About

 
 

About the Healing Center

The Shang Shung Tibetan Healing Center is located in Northampton, MA and was founded in 2005 by Menpa (Tibetan Doctor) Phuntsog Wangmo. Phuntsog Wangmo and the graduates from the Shang Shung Institute School of Tibetan Medicine work together as a team to serve clients at the center. The healing center currently offers Tibetan Medicine consultations, Kunye Therapy, and monthly public talks. Affiliated with the Shang Shung Institute School of Tibetan Medicine, the Healing Center is also a place for students to gain practical experience. Reduced rates are available for consultations given by students working under supervision.

Staff:

Menpa Phuntsog Wangmo, LMT

Over 25 Years as a Doctor of Trational Tibetan Medicine

and teacher. Advanced degree from Lhasa

University School of Traditional Medicine.




Menpa Matthew Schmookler, LMT

Over 6 years as Massage Therapist. Graduate of

Shang Shung Institute School of Tibetan Medicine
with certification as Doctor of Traditional
Tibetan Medicine from Qinghai University
Tibetan Medical College.




Menpa Leela Whictomb-Hewitt, LMT

Leela treceived her degree as a Doctor of Tibetan Medicine

after 4 years of study at the Shang Shung Institute of

America and completed the required 3-month internship

at the Tso Ngon Tibetan Hospital and Tibetan Medical

University in Xining China under renowned Tibetan

doctors.


Through the practice of KuNye and the study of Tibetan Medicine in general she is able to assist her clients helping them restore balance to body, energy and mind.


Menpa Yeshe Tsomo, LMT

Over 4 years as a specialist in Tibetan Kunye Massage

Therapy. Graduate of Shang Shung School of Tibetan

Medicine with certification as Doctor of Tibetan

Medicine from Qinghai University.


A Brief Overview of Tibetan Medicine


Tibetan medicine, known as Sowa Rigpa in the Tibetan language, is an ancient form of natural medicine indigenous to the Tibetan people. It is still practiced today throughout Tibet, the Himalayan regions, India, Mongolia, Siberia and in the Western world where ever Tibetans live in exile. Considered among the most essential of the ten Tibetan subjects of study, Sowa Rigpa has benefited the people of Tibet and its surrounding regions for centuries. This unique knowledge is contained within thousands of texts written in the Tibetan language but principally in the four medical tantras, or rYud-bzhi. These four medical tantras have been the primary teaching texts for training Tibetan physicians from ancient times to the present.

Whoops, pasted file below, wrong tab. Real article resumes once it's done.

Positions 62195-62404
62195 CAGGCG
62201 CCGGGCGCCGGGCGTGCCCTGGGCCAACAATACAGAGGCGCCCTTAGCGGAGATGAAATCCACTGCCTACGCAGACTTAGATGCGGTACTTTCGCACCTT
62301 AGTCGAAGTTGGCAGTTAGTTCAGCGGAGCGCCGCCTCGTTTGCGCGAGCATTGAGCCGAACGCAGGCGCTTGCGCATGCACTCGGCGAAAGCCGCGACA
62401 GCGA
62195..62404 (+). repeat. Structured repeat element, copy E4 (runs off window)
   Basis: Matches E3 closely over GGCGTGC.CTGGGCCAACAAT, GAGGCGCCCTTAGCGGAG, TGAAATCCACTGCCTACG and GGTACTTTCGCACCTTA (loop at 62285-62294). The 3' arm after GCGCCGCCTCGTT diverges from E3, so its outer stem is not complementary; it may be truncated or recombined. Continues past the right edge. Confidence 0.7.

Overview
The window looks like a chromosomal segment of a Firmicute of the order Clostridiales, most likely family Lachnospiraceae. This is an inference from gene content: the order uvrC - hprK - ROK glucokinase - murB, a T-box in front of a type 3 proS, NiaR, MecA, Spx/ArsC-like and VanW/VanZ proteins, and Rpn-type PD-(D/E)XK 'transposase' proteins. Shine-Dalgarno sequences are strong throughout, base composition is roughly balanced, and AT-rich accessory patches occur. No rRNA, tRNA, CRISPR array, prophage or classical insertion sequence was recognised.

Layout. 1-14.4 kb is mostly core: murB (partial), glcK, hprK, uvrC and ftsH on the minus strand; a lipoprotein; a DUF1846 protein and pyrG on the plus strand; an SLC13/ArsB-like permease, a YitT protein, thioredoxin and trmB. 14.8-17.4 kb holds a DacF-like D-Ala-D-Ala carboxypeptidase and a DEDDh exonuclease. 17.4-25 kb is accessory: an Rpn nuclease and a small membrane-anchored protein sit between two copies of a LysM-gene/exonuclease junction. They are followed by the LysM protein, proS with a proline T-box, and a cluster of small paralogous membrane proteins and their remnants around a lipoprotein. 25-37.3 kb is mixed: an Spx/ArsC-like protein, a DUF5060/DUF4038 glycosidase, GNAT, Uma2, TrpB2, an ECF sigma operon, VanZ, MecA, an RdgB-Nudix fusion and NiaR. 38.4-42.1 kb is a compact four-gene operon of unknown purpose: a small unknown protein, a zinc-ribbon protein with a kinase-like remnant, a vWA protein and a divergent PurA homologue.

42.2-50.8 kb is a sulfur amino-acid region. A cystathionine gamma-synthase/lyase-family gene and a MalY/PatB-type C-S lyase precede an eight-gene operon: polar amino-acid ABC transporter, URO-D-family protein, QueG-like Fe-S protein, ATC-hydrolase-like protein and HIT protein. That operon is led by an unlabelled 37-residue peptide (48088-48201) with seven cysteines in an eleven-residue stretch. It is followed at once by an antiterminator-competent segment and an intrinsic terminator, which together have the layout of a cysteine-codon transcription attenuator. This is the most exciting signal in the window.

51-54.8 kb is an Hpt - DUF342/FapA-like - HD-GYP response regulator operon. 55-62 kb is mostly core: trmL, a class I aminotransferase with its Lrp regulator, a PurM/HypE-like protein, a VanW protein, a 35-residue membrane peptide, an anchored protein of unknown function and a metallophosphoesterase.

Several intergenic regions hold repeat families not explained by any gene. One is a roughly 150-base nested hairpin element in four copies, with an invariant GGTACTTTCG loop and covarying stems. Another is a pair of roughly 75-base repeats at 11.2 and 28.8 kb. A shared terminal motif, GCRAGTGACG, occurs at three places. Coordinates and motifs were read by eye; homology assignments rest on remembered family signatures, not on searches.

The Tibetan medical system is a complex synthesis developed over millennia drawing on both indigenous Tibetan culture and elements from other traditions such as the Greek (via Persia), Ayurvedic (from India) and Chinese systems. Integrating these with the already robust pre-buddhist culture of ancient Tibetan civilization known as Zhang Zhung, Sowa Rigpa flourished amid intercultural dialogues with the leading physicians of India, China, Nepal, Byzantium and Persia who traveled to Tibet as early as the 7th century. These exchanges resulted in a magnificent body of accumulated knowledge unrivaled for its depth of understanding still intact within a vast literary tradition unknown outside of Tibet until recent times. Over the centuries, practitioners of Tibetan medicine have learned how to diagnose, differentiate, and categorize diseases and the influences of external factors such as timing, provocation, and imbalances in diet and behavior. They conducted research and developed treatment principles for physical and mental imbalances and diseases.

This evolution also resulted in a vast pharmacopoeia of medicinal plants native to the Himalayas which were identified, gathered and processed according to ancient prescriptions as well as other external therapies such as Kunye [Tibetan massage], moxabustion, and vinisection [blood-letting]. Unique to Tibetan medicine is its philosophical view based on Buddhism in which the body/mind relationship is interconnected to all phenomena. This holistic view informs the Tibetan medical tradition, which uses sophisticated diagnostic techniques of pulse diagnosis and urine analysis in order to determine systemic imbalances—both mental and physical.

As early as the 6th century BC, the Buddha taught using illness as a central metaphor for suffering, and healing as the primary intention of the Buddhist path to liberate beings from ignorance, the source of all suffering. This philosophical view of Buddhism permeates all aspects of Tibetan culture including Tibetan medicine, which continued to evolve according to the teachings of the Buddha in a richly informed philosophical base not shared with other indigenous healing traditions. Thus, the Tibetan medical system developed into a sophisticated body of knowledge, which encompasses mental and spiritual factors, not just physical, in the diagnosis and treatment of disease and the promotion of well-being and a healthy balanced life.